Earth and Environmental Sciences are among the most accessible of scientific disciplines to the general public.   Rocks, minerals, fossils, oil, gas, and other economically important earth materials; earthquakes, volcanic eruptions, landslides, drought and groundwater pollution are familiar to even casual observers of the environment in which they live.  Consequently, our Department fields scores of requests annually from the public for identification of geological materials (rocks, minerals, fossils) and information on geological processes, especially earthquakes. 

Our faculty and students have a culture of innovative outreach in K-12 classrooms, science fairs, and university-sponsored science events.  National Fossil Day (NFD), which has quickly grown to rival DDD in single-day attendance at the MSU Museum.  The success of DDD and NFD point to the popularity and accessibility of fossils and to the public’s thirst for authoritative information and hands-on opportunities centered on fossils, evolution, and the history of life on Earth.

Darwin Discovery Day photo

Natural hazards, especially earthquakes, are another area in which EES faculty are uniquely qualified for and actively engaged in public outreach/informal science education.  Professor Fujita serves as liaison to MESTA (Michigan Earth Science Teachers Association) and IRIS (Incorporated Research Institutions for Seismology), an NSF-funded consortium of over 120 universities and laboratories nation-wide.  A joint venture between MESTA and IRIS in which EES faculty have participated is MIQuakes, a program to deploy seismographs in schools across Michigan.

Specific outreach activities with EESinvolvement include:

Darwin Discovery Day  Now in its second decade, DDD attracts over 800 visitors annually and relies on the volunteer efforts of over 100 MSU graduate and undergraduate students and the participation of faculty and staff from about 20 units from across campus. February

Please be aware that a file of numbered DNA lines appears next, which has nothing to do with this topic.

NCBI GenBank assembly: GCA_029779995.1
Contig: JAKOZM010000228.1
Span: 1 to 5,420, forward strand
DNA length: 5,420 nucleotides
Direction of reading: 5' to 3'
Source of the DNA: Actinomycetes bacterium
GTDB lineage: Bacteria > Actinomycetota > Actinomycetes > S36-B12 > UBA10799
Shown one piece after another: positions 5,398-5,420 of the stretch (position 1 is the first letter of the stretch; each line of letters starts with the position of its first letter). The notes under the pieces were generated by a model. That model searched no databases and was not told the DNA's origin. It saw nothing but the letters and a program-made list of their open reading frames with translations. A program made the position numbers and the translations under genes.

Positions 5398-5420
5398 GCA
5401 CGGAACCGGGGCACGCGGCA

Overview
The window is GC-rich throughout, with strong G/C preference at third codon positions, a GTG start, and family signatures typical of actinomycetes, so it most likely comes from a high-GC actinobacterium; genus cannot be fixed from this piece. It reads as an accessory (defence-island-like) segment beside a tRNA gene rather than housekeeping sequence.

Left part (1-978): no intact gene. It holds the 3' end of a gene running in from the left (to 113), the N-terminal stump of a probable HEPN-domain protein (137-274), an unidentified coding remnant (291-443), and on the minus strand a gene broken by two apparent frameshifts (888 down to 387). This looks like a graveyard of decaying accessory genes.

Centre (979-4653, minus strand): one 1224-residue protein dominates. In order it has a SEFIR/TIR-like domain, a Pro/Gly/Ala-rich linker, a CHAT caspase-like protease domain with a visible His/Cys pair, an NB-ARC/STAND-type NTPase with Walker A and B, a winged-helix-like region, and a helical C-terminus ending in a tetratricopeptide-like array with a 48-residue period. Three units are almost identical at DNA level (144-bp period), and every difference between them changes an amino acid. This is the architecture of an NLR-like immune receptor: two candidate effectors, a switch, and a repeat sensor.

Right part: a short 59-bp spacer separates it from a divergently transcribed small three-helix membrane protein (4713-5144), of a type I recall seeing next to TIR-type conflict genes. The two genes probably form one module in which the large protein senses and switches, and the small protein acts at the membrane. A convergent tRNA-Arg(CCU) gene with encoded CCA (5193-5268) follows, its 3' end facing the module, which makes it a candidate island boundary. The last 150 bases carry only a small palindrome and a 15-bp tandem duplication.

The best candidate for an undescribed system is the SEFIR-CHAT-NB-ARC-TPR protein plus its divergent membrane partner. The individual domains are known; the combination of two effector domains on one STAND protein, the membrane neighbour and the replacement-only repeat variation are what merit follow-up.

Get up close to reptiles, amphibians and other critters, identify artifacts such as bones and fossils, learn about Darwin's life and work, and more. See the MSU Museum's web page for details.

National Fossil Day photo

National Fossil Day: An afternoon of hands-on activities center on fossils at the MSU Museum, held in October in conjunction with the US Park Service's National Fossil Day.

MSU Science Festival: A week of lectures, demonstrations, hands-on activitites, held in April

Web resources:

Geolog: a web-based audio program covering topics related to Earth history, from Earth's origin 4.6 billion years ago to Pleistocene glaciation and modern day climate change.

Michigan Geology Resources

Photo of a river

New!  Geology of the "Mitten"--Thumbnail descriptions of field trip sites in the Lower Peninsula.

Paleoportal.org: Click on the map of the US to find out about the geologic history of each state, accompanied by photographs of fossils, organized by geologic period.

Michigan Department of Environmental Quality: many resources about Michigan geology available here, including information on Geology in Michigan.